“The platform allows us to make it a more personal experience,” Tolman said. “It's not just 100 people logging in at the same time to listen to an instructor. There are a lot of things that go on in a NASFAA U course beyond just the direct, twice-weekly instruction.”

Dana Kelly, NASFAA vice president of professional development and institutional compliance, explained that the variety of coursework and teaching modalities make NASFAA U courses accessible to different types of learners.

“For example, you get videos for instruction, you get reading assignments, you get in-course assessments — things that really help people who learn in different ways,” Kelly said. “Participants can find an avenue that's right for them so that concepts really stick and really begin to make sense.”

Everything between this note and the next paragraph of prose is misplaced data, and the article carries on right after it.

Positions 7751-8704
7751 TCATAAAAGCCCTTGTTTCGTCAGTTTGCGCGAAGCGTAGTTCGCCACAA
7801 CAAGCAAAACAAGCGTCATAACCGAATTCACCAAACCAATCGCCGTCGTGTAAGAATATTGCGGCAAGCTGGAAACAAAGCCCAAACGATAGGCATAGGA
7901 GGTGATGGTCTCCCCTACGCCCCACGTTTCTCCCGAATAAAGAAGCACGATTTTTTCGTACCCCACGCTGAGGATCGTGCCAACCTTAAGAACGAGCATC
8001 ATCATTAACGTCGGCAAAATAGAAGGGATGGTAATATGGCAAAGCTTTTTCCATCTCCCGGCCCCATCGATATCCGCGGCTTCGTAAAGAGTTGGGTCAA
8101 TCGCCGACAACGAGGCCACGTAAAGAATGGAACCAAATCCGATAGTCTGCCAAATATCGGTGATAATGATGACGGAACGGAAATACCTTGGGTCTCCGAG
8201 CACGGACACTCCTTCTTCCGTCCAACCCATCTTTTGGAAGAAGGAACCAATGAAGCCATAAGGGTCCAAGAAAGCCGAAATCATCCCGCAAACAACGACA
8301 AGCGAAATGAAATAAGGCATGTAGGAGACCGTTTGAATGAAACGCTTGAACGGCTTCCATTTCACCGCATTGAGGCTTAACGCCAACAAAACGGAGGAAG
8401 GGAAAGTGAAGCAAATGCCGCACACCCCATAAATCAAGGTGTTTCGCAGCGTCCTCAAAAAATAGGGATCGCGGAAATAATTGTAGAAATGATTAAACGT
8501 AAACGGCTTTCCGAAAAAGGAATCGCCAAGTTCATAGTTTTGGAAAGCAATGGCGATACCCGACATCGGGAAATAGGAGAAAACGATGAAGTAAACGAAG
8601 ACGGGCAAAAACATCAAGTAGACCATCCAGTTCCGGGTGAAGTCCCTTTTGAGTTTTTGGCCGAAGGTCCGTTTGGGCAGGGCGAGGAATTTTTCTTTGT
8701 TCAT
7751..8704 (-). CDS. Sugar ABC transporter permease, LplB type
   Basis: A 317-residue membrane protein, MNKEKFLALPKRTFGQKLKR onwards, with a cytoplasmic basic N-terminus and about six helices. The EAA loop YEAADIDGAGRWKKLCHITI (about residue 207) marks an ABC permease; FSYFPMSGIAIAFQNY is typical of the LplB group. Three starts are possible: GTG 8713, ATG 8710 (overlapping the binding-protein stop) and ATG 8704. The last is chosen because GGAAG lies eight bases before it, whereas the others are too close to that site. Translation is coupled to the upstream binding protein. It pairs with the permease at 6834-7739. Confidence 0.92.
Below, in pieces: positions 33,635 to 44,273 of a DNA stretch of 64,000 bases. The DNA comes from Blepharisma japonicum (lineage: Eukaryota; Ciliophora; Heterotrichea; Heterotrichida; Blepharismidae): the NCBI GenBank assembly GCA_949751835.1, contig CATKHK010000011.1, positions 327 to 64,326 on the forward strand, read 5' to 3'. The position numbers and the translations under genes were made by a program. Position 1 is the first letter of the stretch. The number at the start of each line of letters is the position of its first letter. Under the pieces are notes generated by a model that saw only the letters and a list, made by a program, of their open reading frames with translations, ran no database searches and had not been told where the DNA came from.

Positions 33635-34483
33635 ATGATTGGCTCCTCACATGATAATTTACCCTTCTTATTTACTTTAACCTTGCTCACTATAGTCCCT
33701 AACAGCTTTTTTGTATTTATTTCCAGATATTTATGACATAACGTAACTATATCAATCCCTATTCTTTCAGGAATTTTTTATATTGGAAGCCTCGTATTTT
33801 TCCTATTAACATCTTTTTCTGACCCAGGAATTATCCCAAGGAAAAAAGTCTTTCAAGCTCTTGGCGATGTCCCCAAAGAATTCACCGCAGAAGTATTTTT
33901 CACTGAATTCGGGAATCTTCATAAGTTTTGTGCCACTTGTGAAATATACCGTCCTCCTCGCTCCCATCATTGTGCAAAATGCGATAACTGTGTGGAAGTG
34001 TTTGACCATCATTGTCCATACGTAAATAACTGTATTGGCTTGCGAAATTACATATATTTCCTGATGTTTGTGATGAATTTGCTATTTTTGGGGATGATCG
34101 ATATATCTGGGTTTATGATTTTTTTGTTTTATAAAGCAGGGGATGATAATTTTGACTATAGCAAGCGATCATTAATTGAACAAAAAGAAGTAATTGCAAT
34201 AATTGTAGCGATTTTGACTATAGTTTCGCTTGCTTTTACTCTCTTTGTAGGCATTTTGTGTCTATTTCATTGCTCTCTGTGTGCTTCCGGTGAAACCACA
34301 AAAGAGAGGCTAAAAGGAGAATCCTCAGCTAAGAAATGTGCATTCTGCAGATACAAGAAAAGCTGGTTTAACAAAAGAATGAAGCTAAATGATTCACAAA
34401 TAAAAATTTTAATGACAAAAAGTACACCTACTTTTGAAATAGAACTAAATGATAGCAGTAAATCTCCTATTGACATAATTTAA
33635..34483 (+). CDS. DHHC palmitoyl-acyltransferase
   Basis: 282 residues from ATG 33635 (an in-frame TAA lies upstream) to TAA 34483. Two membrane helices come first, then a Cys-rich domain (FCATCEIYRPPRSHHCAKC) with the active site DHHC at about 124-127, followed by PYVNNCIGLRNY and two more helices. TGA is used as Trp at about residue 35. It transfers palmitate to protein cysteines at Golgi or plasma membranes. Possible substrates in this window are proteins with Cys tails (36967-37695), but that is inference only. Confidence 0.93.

When it comes to case study work, NASFAA U offers a hands-on approach, with professionals walking participants through real life scenarios that can impact their day-to-day operations.

“We have practicing financial aid administrators teaching those hands-on sessions because they're the ones that have the situations that come up on campuses all the time,” Tolman said. “They're always credentialed in that area.”

The coursework also gives a student access to networking opportunities by comparing their experiences with their peers at other institutions.

NASFAA U has also gone through a number of innovations in recent years with the development of its learning management system, which has allowed instructors to better respond to the needs of participants.

For example, the NASFAA U team decided to make discussion questions an optional component of online courses after receiving feedback from participants that they would rather observe those discussions than be required to participate.

“We have also taken into account member participation through feedback surveys in terms of what it is they want, versus what it is they don't,” Kelly said. “We listen to what the participants want, and we try to provide that.”